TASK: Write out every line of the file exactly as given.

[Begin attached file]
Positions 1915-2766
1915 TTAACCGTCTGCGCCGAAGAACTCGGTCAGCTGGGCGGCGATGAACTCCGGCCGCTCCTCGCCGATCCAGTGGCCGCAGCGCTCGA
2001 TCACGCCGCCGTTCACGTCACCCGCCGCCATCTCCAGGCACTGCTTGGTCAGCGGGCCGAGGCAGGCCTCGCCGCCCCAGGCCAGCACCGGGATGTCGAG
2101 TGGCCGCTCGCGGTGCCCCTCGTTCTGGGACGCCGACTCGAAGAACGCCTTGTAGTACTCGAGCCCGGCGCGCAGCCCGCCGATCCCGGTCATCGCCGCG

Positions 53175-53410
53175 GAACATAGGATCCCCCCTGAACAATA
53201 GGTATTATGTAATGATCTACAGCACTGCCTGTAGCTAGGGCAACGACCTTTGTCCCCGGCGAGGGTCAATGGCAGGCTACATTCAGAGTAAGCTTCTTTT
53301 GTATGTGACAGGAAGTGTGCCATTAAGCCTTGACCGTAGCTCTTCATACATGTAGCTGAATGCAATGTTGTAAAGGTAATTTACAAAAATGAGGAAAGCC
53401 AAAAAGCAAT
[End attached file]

Positions 1915-2766
1915 TTAACCGTCTGCGCCGAAGAACTCGGTCAGCTGGGCGGCGATGAACTCCGGCCGCTCCTCGCCGATCCAGTGGCCGCAGCGCTCGA
2001 TCACGCCGCCGTTCACGTCACCCGCCGCCATCTCCAGGCACTGCTTGGTCAGCGGGCCGAGGCAGGCCTCGCCGCCCCAGGCCAGCACCGGGATGTCGAG
2101 TGGCCGCTCGCGGTGCCCCTCGTTCTGGGACGCCGACTCGAAGAACGCCTTGTAGTACTCGAGCCCGGCGCGCAGCCCGCCGATCCCGGTCATCGCCGCG

Positions 53175-53410
53175 GAACATAGGATCCCCCCTGAACAATA
53201 GGTATTATGTAATGATCTACAGCACTGCCTGTAGCTAGGGCAACGACCTTTGTCCCCGGCGAGGGTCAATGGCAGGCTACATTCAGAGTAAGCTTCTTTT
53301 GTATGTGACAGGAAGTGTGCCATTAAGCCTTGACCGTAGCTCTTCATACATGTAGCTGAATGCAATGTTGTAAAGGTAATTTACAAAAATGAGGAAAGCC
53401 AAAAAGCAAT